two examples where I think the growth is, in both cases, 100% compounded.
KELLEY-WATKINS: You cannot just give the impression to investors, especially novice ones, that this is a fail-safe. Stocks like that will correct severely.
COLEMAN: Well, you’ve used the word fail-safe, and I think it’s the first time it’s been used at this table. Stock prices are made by earnings growth and public expectations, and that’s how I invest.
HUMPHREY: Well, Stephen sort of hit what I call a good point with the CRM space, the Oracles. Basically, technology, especially semiconductors, is a space that we’re playing fairly well. We’re probably market-weighted in microprocessors or PCs, but we’re over-weighted in the infrastructure, [what I] call the networking space.
The other thing I factor in is the demographics. So, therefore, I also look at other areas. I’m looking at the Wal-Marts of the world and the Home Depots. In the interest-rate sensitive area, I might look at an AIG or an American Express. Again, it’s the usual suspects, but those are the kinds of companies I buy and I do it because I think it’s a safety factor in the size of these companies. They tend to be the ones who set the rules.
B.E.: Ms. Kelley-Watkins, I know you focus on u
tilities. Any other sectors that you like?
KELLEY-WATKINS: Even within utilities, I’m participating in this huge data, digital packet moving around in wireless [communications]. Wireless has really taken a central spot in my fund because of not only the voice growth, which is substantial in itself. Everyone knows that the penetration in this country is much lower than it is in the other developed nations in the world, and that the expectation for penetration of voice wireless is huge. So, talking about a long-term growth story, I see it definitely in wireless, so I’m participating in as many ways as I can. I’m even there in the infrastructure for wireless. Tower companies are the visible piece of the invisible network that is wireless.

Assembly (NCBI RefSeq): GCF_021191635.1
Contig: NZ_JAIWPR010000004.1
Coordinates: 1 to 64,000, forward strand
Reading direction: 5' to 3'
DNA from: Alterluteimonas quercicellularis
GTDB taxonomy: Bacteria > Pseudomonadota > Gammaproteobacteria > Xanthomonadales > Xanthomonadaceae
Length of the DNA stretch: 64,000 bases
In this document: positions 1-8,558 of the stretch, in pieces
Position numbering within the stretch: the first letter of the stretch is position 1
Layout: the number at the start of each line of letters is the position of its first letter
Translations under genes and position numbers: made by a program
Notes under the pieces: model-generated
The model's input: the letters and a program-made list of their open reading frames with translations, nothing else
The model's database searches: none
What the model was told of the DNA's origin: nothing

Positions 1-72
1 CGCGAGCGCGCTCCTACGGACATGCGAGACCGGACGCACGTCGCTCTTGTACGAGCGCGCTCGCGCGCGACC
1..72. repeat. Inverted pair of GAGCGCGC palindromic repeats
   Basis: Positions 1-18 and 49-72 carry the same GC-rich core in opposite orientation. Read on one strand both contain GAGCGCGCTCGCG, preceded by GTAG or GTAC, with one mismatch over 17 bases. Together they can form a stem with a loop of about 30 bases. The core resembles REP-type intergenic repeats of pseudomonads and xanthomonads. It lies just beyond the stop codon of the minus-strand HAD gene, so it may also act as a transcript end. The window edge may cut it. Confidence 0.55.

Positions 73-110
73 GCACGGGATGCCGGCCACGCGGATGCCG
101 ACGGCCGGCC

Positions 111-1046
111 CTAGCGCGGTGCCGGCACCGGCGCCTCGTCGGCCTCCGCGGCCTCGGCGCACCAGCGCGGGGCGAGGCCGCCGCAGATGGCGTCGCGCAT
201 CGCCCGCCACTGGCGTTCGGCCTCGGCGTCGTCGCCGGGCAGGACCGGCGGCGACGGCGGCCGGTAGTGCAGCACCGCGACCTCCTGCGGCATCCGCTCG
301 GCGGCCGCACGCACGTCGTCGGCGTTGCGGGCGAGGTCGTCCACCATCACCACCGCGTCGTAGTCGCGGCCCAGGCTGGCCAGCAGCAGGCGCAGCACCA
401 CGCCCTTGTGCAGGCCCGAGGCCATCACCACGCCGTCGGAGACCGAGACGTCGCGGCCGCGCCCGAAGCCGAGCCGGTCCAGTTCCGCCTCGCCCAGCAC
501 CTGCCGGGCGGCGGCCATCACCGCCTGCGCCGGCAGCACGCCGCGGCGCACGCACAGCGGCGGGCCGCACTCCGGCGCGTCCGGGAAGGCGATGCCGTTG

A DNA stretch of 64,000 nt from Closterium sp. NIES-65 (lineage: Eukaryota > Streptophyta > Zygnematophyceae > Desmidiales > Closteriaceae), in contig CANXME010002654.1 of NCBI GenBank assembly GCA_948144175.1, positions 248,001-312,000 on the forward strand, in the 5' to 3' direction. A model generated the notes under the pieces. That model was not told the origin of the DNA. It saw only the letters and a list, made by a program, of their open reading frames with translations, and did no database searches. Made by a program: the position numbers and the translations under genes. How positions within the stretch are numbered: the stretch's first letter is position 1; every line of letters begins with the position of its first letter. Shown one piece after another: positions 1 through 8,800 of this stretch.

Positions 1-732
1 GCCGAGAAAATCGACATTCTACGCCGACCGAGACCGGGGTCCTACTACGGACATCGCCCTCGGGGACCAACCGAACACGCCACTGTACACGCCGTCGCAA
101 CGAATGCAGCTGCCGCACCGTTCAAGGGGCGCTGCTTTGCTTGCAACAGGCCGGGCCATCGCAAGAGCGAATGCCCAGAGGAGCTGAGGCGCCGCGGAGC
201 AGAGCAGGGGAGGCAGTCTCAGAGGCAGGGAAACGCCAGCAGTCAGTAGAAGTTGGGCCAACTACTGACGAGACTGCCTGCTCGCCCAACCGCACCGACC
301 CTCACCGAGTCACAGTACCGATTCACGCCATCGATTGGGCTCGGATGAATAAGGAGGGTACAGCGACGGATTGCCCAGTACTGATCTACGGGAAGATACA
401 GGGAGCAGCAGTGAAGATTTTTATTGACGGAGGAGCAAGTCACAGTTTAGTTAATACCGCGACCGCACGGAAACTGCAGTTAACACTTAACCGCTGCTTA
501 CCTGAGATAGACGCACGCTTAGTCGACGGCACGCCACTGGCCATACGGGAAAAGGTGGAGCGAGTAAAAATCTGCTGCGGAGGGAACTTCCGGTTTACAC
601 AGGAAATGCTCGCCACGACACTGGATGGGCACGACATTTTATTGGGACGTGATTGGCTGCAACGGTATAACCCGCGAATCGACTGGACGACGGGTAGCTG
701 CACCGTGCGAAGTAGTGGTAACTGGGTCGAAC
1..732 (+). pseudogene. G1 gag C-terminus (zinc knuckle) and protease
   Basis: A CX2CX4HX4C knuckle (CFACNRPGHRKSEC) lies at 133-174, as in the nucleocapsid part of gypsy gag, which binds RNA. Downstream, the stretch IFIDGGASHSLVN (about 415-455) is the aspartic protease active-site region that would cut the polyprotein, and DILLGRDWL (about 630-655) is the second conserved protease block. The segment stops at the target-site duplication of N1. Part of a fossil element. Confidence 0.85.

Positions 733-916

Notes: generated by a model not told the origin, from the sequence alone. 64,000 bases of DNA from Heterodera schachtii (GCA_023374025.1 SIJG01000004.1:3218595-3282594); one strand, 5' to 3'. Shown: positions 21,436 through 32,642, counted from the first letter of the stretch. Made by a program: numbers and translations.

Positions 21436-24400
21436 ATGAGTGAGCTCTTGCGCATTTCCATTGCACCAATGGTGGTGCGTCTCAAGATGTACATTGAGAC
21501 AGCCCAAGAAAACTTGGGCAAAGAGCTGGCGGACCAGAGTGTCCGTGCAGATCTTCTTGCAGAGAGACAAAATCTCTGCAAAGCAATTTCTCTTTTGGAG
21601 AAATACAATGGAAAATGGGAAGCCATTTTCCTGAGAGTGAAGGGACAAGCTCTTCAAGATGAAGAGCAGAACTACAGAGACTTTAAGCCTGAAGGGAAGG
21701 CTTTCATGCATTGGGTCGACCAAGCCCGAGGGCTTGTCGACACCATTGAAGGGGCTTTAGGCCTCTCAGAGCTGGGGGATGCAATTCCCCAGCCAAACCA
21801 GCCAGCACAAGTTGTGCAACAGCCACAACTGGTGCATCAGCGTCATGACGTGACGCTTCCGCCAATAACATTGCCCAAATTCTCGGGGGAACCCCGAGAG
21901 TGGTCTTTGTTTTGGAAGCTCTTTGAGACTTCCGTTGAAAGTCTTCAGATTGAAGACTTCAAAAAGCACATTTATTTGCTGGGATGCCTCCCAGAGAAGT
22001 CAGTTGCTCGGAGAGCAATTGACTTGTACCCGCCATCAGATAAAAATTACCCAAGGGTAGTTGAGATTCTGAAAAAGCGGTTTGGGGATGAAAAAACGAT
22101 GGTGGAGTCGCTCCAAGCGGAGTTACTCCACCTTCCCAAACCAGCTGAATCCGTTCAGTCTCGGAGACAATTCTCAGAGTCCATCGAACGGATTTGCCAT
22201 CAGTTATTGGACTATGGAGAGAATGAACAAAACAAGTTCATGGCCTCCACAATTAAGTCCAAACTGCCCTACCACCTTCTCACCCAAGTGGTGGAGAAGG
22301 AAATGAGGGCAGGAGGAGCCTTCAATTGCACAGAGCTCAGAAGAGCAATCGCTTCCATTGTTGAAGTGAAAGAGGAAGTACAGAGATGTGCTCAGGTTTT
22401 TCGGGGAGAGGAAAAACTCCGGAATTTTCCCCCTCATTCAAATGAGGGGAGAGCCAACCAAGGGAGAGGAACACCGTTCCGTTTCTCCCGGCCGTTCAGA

CARTER: Well, I think one way to hedge against a lot of the risk that’s implied with photonics, tech, and growth is to be invested in a diversified fashion, even though it makes sense, given your age, if you’re middle-aged, to be more heavily weighted into tech. But I think there are some good opportunities. When tech is not doing quite so well, we see now that your portfolio can be propped up a little bit by some value names. And, as a result of that, we’re fairly heavily weighted in the capital goods sector. We own Caterpillar (NYSE: CAT), Deere (NYSE: DE) and Cummins Engine Co. (NYSE: CUM). These are three companies, for example, that have had a lot of difficulty with labor over the last several decades. These are companies that are generally tied to the cyclical economy, and so we believe that they’re going through a sea change. They’re going to become more and more predictable in terms of their earnings.
On the retail side, we think there